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This article in SSSAJ

  1. Vol. 50 No. 6, p. 1499-1503
     
    Received: Oct 28, 1985
    Published: Nov, 1986


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doi:10.2136/sssaj1986.03615995005000060024x

Recovery of Fertilizer Nitrogen by Wheat as Affected by Fallow Method1

  1. J. F. Power,
  2. W. W. Wilhelm and
  3. J. W. Doran2

Abstract

Abstract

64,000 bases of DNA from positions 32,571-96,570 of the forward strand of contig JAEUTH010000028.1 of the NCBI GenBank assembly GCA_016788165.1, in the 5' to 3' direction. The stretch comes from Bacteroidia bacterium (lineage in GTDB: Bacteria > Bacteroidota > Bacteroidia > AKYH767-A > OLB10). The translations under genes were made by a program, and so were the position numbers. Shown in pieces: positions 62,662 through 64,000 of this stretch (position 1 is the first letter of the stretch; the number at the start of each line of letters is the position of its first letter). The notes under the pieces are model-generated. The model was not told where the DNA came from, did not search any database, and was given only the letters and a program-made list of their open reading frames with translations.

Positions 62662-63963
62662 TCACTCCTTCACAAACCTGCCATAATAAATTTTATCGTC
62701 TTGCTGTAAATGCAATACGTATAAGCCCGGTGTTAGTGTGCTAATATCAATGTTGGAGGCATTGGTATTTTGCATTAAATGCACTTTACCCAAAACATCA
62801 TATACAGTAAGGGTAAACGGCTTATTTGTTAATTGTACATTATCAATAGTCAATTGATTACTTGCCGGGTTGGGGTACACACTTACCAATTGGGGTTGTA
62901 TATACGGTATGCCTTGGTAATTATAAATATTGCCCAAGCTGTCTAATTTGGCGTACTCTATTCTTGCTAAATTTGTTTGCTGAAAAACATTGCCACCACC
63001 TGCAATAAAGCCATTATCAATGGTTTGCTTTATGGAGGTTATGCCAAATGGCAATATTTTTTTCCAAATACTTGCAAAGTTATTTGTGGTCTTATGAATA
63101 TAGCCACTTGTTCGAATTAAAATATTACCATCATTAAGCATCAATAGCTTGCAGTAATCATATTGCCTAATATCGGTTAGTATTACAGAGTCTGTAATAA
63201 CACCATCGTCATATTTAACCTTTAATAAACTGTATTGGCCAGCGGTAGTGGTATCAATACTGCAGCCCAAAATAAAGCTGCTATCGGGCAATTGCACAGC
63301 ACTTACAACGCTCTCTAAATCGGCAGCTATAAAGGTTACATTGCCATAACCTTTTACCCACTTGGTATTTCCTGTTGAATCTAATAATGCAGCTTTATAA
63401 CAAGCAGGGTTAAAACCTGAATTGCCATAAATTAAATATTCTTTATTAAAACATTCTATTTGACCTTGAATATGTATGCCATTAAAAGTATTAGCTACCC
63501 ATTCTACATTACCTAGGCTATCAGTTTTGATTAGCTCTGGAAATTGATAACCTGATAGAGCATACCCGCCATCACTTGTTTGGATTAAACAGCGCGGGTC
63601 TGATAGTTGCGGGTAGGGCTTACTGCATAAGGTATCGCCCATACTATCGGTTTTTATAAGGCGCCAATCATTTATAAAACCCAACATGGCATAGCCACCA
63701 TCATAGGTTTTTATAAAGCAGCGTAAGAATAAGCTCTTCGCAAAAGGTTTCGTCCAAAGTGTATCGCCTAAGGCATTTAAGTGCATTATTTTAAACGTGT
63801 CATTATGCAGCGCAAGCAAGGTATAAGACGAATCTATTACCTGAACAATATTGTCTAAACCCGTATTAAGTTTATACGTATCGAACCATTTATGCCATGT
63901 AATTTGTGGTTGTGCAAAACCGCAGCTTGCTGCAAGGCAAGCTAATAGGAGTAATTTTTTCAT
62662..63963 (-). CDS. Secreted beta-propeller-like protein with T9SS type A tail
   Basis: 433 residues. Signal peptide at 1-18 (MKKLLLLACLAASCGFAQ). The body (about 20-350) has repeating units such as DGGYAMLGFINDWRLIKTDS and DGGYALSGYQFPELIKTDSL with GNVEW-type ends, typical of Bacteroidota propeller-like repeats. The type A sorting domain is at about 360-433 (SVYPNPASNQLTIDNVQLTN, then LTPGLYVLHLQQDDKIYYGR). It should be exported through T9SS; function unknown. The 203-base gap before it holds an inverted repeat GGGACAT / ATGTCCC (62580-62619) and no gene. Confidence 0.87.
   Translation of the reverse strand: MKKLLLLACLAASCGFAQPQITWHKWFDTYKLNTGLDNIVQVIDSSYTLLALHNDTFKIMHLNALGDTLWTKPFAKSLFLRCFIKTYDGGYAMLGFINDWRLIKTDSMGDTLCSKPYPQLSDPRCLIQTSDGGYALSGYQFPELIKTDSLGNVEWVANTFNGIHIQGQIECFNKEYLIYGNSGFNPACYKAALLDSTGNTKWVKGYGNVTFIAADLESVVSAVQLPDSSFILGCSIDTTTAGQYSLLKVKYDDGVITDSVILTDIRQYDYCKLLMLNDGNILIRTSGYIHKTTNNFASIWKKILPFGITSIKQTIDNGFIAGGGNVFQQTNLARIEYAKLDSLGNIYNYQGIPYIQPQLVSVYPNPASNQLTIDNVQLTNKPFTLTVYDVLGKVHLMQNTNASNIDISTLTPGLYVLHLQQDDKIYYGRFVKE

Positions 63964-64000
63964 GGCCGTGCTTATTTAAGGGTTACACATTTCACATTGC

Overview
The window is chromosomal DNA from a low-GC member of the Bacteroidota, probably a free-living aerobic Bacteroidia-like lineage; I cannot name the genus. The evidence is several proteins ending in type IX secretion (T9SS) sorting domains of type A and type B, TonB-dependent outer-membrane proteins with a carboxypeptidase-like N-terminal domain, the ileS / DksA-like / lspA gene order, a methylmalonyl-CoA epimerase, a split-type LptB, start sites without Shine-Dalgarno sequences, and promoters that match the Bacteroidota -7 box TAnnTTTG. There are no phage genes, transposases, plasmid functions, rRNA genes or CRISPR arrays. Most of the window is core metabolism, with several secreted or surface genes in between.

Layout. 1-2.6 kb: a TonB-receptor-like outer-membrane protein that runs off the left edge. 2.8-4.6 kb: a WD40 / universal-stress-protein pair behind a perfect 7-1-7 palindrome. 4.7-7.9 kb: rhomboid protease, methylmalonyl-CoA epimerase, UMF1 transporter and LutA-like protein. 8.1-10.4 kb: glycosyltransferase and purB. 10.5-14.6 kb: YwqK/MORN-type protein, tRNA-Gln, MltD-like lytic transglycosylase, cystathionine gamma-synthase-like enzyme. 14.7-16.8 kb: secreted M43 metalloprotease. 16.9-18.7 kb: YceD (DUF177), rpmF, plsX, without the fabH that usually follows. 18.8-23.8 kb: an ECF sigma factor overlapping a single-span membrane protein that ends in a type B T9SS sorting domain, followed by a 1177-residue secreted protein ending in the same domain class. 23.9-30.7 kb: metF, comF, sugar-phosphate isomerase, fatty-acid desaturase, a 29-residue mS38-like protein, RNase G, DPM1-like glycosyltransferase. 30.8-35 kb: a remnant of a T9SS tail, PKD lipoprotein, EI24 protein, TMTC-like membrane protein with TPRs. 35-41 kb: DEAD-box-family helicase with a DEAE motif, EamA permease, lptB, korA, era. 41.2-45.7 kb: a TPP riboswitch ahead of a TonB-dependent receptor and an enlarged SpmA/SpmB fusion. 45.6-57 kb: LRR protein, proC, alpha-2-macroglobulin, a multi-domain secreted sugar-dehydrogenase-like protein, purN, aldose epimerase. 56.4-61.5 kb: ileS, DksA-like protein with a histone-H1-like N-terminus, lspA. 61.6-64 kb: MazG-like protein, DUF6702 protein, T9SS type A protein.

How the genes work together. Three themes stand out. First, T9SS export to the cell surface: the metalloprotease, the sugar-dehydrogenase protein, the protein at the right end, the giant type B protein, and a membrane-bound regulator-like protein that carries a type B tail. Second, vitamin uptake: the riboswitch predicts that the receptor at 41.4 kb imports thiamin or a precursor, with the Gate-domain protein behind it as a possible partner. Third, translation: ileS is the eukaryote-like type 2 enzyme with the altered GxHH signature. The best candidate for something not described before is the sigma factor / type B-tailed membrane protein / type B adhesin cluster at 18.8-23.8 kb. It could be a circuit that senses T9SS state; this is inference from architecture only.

The fate of fertilizer N applied to crops is of both environmental and economic concern. To follow fertilizer N recovery in western Nebraska, depleted-15N NH4NO3 was surface broadcast in April on winter wheat (Triticum aestivum L.) growing on plots fallowed the previous year by plowing, subtillage, and no-till. Quantities of labeled N taken up by the growing crop, in the upper 100 mm of soil as inorganic N, and in both visible and partially decomposed crop residues, were followed on two sets of plots through the crop-fallow-crop sequence (approximately 117 weeks). About 16 to 18% of the labeled N was removed in the grain of the first wheat crop, with an additional 3 to 5% in the second crop. Labeled inorganic soil N decreased to <5% within 1 yr, with little effect of fallow method. No more than 4% was in visible residues at any time for all except no-till fallow, for which 7 to 13% of the labeled N was found in visible residues from heading of the first crop through the entire fallow period until the second crop was seeded. Likewise, 4 to 9% of the labeled N applied was found in partially decomposed residues of no-till during this period, compared to no more than 2% for the plow and subtill treatments. Total N in both residue pools combined decreased 50% from October to April of the fallow year for N-fertilized wheat and 25% for unfertilized wheat. Most of the labeled N in the straw found in the visible residue pool by October was transferred over winter to either the partially decomposed pool or to other undetermined pools (including soil organic matter, microbial biomass, and losses to the atmosphere). Results show that, compared to plow and subtill, no-till fallow enhanced retention of labeled N in the several crop residue pools and increased N uptake by the two wheat crops.

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